Crawford claimed Curtiz gained respect for her after she stood up to his "post-graduate course in humiliation," and she admitted that once they reached detente, "he started training me."

by Rob Nixon & Stephanie Thames

back to top
teaser Mildred Pierce (1945)

By late September of 1944, Jerry Wald had a director and a script but no actress to play Mildred. According to screenwriter Catherine Turney, no actress wanted to play the mother of a teenager (even though Mildred's line, "I married Bert when I was 17," places her in her early 30s at the film's opening). Bette Davis claimed she never saw a script, but that seems unlikely, given her status as Queen of the Warner Lot with first refusal on all "A" projects. One actress who did want the role was Barbara Stanwyck, who had memorably portrayed the coldhearted Phyllis Dietrichson in Billy Wilder's film version of Double Indemnity (1944), adapted from another James M. Cain novel. "I knew what a role it was, and I knew I could handle every facet of Mildred," Stanwyck said. "I laid my cards on the table with Jerry Wald. After all, I'd done a dozen pictures at Warners by then...I'd paid my dues, and I felt Mildred was me."

Curtiz favored Stanwyck, too, and when Wald suggested Crawford, the director fumed that she was a "has-been" and he wouldn't work with "her high-hat airs and her goddammed shoulder pads." Unexpectedly, after nearly 20 years in the business and more than 60 films, Crawford humbled herself and agreed to do a screen test. Curtiz liked what he saw and cautiously went with the casting decision, but he put his foot down when Wald wanted Shirley Temple for the part of Veda. "Vonderful!" Curtiz yelled. "And who do ve get to play Mildred's lover? Mickey Rooney?" Crawford agreed to test with a number of young actresses, and Ann Blyth, who got the part, remembered her as "the kindest, most helpful human being I've ever worked with. We remained friends for many years after the film. I never knew that other Joan Crawford that people wrote about."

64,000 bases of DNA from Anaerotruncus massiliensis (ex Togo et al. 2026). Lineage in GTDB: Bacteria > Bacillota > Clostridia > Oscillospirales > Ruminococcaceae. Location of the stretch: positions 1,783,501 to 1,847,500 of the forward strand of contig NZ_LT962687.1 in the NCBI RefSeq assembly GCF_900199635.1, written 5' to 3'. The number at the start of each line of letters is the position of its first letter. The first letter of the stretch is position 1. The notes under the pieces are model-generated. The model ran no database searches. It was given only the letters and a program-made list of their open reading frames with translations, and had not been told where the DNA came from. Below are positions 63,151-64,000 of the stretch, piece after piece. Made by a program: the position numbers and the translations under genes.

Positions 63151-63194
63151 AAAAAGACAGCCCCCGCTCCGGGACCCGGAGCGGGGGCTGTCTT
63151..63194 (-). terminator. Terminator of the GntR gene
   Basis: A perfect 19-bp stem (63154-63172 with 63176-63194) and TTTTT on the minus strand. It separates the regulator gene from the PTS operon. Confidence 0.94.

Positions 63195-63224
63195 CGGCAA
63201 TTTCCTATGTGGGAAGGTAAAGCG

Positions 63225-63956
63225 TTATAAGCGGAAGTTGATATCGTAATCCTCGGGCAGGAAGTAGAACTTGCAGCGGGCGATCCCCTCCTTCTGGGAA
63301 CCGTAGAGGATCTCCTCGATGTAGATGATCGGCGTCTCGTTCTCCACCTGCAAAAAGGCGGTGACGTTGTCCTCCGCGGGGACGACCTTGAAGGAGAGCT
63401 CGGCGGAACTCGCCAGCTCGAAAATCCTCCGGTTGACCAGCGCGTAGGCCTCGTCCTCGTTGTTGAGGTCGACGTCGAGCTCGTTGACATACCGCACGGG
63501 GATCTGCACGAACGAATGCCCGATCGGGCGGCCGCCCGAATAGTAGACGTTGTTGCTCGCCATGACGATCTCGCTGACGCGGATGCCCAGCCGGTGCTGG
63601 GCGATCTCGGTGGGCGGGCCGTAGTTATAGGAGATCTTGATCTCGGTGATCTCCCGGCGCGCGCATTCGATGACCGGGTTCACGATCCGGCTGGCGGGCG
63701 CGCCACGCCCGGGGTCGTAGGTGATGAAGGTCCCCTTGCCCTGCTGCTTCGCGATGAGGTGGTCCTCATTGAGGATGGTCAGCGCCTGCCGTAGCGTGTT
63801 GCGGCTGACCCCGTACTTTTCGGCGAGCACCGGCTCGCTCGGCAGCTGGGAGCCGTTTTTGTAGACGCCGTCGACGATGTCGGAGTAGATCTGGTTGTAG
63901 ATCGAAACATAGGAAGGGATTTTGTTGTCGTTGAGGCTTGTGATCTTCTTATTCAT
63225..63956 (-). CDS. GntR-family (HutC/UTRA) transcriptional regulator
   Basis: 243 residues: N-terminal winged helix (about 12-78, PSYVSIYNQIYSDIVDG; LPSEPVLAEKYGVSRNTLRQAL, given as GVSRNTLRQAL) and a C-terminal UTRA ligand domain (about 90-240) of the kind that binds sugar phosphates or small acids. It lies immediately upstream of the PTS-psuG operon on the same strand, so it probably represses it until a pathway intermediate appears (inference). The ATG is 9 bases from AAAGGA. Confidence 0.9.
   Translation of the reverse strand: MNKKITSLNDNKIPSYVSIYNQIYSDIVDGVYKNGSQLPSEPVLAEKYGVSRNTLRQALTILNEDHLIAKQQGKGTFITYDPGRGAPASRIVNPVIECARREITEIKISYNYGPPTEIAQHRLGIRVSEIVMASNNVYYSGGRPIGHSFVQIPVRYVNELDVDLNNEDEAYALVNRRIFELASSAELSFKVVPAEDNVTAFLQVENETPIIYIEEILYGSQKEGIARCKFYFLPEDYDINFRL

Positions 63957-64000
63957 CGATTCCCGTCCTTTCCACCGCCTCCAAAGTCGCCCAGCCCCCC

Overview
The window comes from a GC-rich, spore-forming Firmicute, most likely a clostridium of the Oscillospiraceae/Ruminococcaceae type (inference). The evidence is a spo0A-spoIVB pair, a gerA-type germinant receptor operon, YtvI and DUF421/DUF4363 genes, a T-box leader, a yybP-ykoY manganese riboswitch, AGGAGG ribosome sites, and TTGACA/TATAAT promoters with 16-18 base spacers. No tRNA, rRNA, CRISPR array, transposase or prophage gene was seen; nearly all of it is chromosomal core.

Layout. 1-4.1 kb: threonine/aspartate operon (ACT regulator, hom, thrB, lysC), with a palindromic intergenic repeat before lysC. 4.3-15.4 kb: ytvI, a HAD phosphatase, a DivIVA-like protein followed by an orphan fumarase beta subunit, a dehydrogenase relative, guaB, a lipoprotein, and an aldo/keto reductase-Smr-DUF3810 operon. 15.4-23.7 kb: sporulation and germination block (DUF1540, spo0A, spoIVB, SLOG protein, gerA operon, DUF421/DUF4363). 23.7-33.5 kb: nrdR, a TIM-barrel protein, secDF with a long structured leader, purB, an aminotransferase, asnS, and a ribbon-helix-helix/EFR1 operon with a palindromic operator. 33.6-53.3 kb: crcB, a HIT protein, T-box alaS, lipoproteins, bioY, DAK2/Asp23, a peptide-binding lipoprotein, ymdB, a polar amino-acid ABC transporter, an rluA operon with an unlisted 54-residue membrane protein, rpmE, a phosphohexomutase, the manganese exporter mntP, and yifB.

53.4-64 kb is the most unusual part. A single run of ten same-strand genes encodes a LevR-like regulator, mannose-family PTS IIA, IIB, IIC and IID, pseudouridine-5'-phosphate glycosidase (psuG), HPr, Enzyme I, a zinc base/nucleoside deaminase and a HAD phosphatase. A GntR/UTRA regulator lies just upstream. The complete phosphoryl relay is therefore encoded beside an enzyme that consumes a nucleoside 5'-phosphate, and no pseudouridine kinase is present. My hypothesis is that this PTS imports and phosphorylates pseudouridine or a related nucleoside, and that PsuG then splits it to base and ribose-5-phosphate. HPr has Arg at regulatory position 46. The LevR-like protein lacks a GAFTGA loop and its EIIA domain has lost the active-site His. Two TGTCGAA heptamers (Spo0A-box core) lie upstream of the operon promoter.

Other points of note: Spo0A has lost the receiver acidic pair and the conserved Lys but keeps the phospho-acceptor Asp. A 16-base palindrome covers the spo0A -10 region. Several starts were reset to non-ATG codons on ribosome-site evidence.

Ironically, Mildred Pierce was made around the time Jack Warner asked the studio's cinematographers and art directors to "devise new means of cutting corners without losing any of the quality." Apparently there was concern that too much detail was being used in sets (by Anton Grot), which in turn, took more time to light and thus slowed up production. Despite this proclamation, Mildred Pierce suffered no loss of set detail. Beneath its noir lighting lay strikingly complex settings like the Beragon beach house. So essential to the plot that it opens the film, Beragon's home is a twisting maze of rooms and staircases that perfectly represent Grot's desire to build "menace into the sets."

Mildred Pierce began filming December 7, 1944. Within the week, Curtiz wanted Crawford canned, claiming she was altering the look and interpretation of the character to make her more glamorous. There were the inevitable arguments over shoulders, with Crawford tearfully (and not altogether truthfully) claiming her dowdy off-the-rack Sears dresses were unpadded. Curtiz started referring to her as "Phony Joanie" and "the rotten bitch," laying into her mercilessly in front of cast and crew. Crawford wanted the director fired and replaced "with a human being."